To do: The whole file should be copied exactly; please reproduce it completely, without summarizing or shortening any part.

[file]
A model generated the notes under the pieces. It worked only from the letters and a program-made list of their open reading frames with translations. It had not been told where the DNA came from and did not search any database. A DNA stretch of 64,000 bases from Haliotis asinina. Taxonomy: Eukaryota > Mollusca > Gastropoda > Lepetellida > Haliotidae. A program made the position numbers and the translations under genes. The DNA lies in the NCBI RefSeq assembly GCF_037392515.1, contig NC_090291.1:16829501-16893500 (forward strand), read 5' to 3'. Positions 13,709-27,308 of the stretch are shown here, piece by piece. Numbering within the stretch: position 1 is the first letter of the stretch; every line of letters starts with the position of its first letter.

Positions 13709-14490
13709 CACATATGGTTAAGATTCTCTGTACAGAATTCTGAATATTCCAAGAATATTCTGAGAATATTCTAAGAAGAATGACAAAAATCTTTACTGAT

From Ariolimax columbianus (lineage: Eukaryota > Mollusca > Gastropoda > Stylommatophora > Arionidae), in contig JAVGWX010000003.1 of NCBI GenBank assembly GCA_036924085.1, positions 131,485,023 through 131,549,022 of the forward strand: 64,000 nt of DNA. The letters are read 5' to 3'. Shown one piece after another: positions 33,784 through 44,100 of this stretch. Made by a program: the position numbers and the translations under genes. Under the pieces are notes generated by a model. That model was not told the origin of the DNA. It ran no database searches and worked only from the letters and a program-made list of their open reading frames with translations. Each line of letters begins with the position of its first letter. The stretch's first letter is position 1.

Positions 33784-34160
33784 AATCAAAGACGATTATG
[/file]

A model generated the notes under the pieces. It worked only from the letters and a program-made list of their open reading frames with translations. It had not been told where the DNA came from and did not search any database. A DNA stretch of 64,000 bases from Haliotis asinina. Taxonomy: Eukaryota > Mollusca > Gastropoda > Lepetellida > Haliotidae. A program made the position numbers and the translations under genes. The DNA lies in the NCBI RefSeq assembly GCF_037392515.1, contig NC_090291.1:16829501-16893500 (forward strand), read 5' to 3'. Positions 13,709-27,308 of the stretch are shown here, piece by piece. Numbering within the stretch: position 1 is the first letter of the stretch; every line of letters starts with the position of its first letter.

Positions 13709-14490
13709 CACATATGGTTAAGATTCTCTGTACAGAATTCTGAATATTCCAAGAATATTCTGAGAATATTCTAAGAAGAATGACAAAAATCTTTACTGAT

From Ariolimax columbianus (lineage: Eukaryota > Mollusca > Gastropoda > Stylommatophora > Arionidae), in contig JAVGWX010000003.1 of NCBI GenBank assembly GCA_036924085.1, positions 131,485,023 through 131,549,022 of the forward strand: 64,000 nt of DNA. The letters are read 5' to 3'. Shown one piece after another: positions 33,784 through 44,100 of this stretch. Made by a program: the position numbers and the translations under genes. Under the pieces are notes generated by a model. That model was not told the origin of the DNA. It ran no database searches and worked only from the letters and a program-made list of their open reading frames with translations. Each line of letters begins with the position of its first letter. The stretch's first letter is position 1.

Positions 33784-34160
33784 AATCAAAGACGATTATG